For the last year, a team led by Hershner has been working with the state Health Department to predict where septic failures will most likely occur. Work has been slow because of struggles to centralize basic information. Virginia’s first septic regulations weren’t adopted until 1980, and they are largely enforced locally — meaning that many records are held by local health departments and frequently exist only on paper.
“VDH has hundreds of thousands of hard copy, onsite sewage system records on file that predate our statewide database,” Lance Gregory, director of the VDH Division of Onsite Sewage and Water Services, Environmental Engineering, and Marina Programs, wrote in an email.
The department has been working to gather all of that information into a centralized database, he said, but “local health department resources dictate how quickly that can be accomplished.”
According to Gregory, VDH has “pretty good data” on systems installed after 2003, when the state established its first septic database, but has a “data gap” for the years 1990–2003. (The U.S. Census Bureau used to collect information on septic usage but stopped after 1990.)
Overall, VDH estimates that Virginia is home to about 1.1 million septic systems — many of which were installed prior to 2003. And on the Middle Peninsula, Lawrence said, “we’re already seeing the first batch of systems that we put in in 2000 [get] worn out.”
Lawrence sees 2000 as a turning point that triggered the installation of hundreds of new septic systems on the peninsula. That year, changes in Virginia’s sewage handling and disposal regulations allowed homeowners to install “alternative” systems, which use technology to filter and treat waste before discharging it to a surrounding area. In contrast, conventional systems largely rely on the soil of a drainfield to naturally filter waste.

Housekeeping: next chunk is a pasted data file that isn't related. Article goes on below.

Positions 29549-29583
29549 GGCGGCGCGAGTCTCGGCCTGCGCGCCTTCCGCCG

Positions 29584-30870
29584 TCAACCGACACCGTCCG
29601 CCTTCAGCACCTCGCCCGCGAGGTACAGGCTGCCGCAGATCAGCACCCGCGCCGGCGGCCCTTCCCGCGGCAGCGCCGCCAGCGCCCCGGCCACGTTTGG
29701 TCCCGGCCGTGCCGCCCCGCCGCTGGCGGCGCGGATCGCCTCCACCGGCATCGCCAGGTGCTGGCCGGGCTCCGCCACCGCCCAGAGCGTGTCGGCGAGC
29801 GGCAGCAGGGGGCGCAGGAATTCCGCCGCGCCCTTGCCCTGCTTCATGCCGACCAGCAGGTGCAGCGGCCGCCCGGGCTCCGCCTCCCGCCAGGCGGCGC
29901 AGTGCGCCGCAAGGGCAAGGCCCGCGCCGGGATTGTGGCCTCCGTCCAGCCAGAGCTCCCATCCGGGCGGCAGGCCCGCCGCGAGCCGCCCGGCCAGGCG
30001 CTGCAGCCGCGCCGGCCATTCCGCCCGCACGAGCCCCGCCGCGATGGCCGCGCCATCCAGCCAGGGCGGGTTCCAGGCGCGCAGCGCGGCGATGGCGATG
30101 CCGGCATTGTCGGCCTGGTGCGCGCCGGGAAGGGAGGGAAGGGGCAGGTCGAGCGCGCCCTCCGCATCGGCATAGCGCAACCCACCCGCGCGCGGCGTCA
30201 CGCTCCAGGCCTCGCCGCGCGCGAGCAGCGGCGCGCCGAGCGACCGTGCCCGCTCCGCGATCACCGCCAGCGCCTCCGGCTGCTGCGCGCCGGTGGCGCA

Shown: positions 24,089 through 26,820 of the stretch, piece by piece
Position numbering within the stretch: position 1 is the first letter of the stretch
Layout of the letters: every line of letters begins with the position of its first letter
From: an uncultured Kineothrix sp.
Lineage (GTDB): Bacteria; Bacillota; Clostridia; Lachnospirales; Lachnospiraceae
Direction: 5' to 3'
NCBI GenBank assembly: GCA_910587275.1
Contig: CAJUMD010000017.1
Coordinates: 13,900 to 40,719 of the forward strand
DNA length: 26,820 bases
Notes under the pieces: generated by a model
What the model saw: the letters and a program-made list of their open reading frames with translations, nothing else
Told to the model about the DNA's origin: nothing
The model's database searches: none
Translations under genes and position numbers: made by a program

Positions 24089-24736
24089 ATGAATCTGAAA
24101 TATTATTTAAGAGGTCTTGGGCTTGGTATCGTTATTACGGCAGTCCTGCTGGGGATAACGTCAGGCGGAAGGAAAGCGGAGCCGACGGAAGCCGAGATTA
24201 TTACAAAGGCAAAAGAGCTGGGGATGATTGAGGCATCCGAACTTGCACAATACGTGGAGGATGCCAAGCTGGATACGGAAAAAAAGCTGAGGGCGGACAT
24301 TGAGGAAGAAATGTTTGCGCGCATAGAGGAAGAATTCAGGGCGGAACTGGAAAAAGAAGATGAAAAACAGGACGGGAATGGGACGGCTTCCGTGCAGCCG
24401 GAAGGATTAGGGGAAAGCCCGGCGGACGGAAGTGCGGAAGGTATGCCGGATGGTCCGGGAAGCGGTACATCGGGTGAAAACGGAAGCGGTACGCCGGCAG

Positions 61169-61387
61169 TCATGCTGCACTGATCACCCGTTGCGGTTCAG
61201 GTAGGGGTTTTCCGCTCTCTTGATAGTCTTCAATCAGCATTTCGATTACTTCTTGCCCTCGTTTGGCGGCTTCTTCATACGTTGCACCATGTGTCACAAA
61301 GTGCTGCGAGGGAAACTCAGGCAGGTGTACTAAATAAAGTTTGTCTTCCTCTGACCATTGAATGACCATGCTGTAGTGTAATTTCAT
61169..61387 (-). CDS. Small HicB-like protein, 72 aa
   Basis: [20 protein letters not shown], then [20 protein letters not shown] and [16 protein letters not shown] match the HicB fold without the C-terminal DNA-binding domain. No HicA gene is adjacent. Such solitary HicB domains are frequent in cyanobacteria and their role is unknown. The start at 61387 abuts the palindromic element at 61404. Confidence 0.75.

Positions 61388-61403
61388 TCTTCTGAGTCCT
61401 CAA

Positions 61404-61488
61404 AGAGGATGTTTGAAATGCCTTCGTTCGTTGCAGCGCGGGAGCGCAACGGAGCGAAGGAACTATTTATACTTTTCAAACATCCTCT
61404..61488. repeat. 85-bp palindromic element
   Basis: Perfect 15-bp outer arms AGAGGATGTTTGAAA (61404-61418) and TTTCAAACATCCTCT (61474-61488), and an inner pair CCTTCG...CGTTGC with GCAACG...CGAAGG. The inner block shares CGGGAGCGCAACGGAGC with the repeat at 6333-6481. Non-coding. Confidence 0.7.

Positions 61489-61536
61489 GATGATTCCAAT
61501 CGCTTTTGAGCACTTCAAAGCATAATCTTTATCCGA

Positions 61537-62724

While conventional systems tend to be simpler and cheaper than alternative systems, their reliance on gravity-driven percolation means that they can’t be installed everywhere. Poor soils that can’t adequately filter nutrients or a lack of low-lying land that prevents downward percolation can make conventional systems either unworkable or a threat to water quality.
Alternative systems have made it possible to construct homes with septic systems in areas once not considered viable. On the Middle Peninsula, the number of alternative systems spiked 40% between 2000 and 2008.
The status of many of these alternative systems remains murky. Owners with property in the Chesapeake Bay Preservation Area (which largely lies east of Interstate 95) are required to submit an operations and maintenance report to their local health department annually, but many do not. According to a December 2016 VDH report, the department had no operations or maintenance record for 58% of the alternative systems in its database. (The remaining 42% had at least one, but not necessarily a report for every year they had been operating.) Since then, Gregory said, VDH outreach has lowered that number to 50%.
As Virginia began drafting its most recent plan to meet water quality goals for the Chesapeake Bay, several planning districts aired concerns about these gaps.
“There is vast underreporting of conventional systems, pump-outs, sewer connections, and alternative … systems from localities to VDH, and VDH to the [Virginia Department of Environmental Quality],” noted the Hampton Roads Planning District Commission in December. Most significantly, the commission argued that the Bay Program had undercounted the district’s septic systems by more than 8,000.
For the Accomack-Northampton Planning District Commission, which oversees Virginia’s portion of the Eastern Shore, the big question is how many residences lack any indoor plumbing. That commission estimated that about 200 homes on the Shore are forced to rely on privies or portable toilets, but, as a 2015 study noted, “the full extent of the problem has not been documented.”
Despite the lack of complete information, Hershner’s team at the Center for Coastal Research Management is striving to develop a predictive model of where septic systems might be most likely to fail. Pilot work is focusing on Lancaster, Northampton, Accomack, Gloucester and Isle of Wight counties, all of which lie in coastal regions.
“A lot of that information, we may never be able to get a handle on,” said Julie Herman, a senior GIS analyst on the team. Besides age and the exact location of a system, soil composition, depth of the water table, repair history and a host of other factors can play important roles in determining what fails and what doesn’t.